Which patients do not recover from shoulder impingement syndrome, either with operative treatment or with nonoperative treatment?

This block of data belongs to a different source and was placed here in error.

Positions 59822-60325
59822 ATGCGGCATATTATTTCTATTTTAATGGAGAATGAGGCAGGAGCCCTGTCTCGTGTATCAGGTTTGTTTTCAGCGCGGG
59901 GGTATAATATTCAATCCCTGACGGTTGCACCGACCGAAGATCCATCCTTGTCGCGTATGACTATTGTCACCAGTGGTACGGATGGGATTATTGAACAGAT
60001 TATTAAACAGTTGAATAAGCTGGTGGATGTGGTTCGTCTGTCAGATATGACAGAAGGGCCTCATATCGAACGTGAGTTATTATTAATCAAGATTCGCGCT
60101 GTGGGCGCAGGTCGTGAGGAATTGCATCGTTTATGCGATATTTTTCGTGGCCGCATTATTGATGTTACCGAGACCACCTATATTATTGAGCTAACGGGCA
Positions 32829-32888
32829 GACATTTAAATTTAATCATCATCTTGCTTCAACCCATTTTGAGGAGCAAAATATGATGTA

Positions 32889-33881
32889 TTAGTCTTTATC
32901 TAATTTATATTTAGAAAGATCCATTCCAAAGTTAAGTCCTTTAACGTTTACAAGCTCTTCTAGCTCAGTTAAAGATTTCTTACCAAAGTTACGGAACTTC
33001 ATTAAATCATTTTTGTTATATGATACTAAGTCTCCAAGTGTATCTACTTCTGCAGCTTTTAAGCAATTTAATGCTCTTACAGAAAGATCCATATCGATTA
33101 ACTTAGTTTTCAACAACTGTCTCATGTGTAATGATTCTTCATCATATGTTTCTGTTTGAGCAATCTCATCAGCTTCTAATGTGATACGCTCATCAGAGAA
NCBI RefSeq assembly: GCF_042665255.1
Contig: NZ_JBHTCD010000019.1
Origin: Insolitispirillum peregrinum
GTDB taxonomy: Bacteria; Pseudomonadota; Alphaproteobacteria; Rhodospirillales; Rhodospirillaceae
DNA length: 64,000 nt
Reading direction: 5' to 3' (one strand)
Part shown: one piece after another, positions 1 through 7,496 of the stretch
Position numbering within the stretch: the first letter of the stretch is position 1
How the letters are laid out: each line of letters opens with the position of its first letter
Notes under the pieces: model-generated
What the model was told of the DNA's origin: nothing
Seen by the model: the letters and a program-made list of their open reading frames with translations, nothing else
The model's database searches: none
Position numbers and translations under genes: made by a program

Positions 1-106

<div><p><b>Background and purpose —</b> Shoulder impingement syndrome is common, but treatment is controversial. Arthroscopic acromioplasty is popular even though its efficacy is unknown. In this study, we analyzed stage-II shoulder impingement patients in subgroups to identify those who would benefit from the operation.</p><p><b>Patients and methods —</b> In a previous randomized study, 140 patients were either treated with a supervised exercise program or with arthroscopic acromioplasty followed by a similar exercise program. The patients were followed up at 2 and 5 years after randomization. Self-reported pain was used as the primary outcome measure.</p><p><b>Results —</b> Both treatment groups had less pain at 2 and 5 years, and this was similar in both groups. Duration of symptoms, marital status (single), long periods of sick leave, and lack of professional education appeared to increase the risk of persistent pain despite the treatment. Patients with impingement with radiological acromioclavicular (AC) joint degeneration also had more pain. The patients in the exercise group who later wanted operative treatment and had it did not get better after the operation.</p><p><b>Interpretation —</b> The natural course probably plays a substantial role in the outcome. Based on our findings, it is difficult to recommend arthroscopic acromioplasty for any specific subgroup. Regarding operative treatment, however, a concomitant AC joint resection might be recommended if there are signs of AC joint degeneration. Even more challenging for the development of a treatment algorithm is the finding that patients who do not recover after nonoperative treatment should not be operated either.</p></div>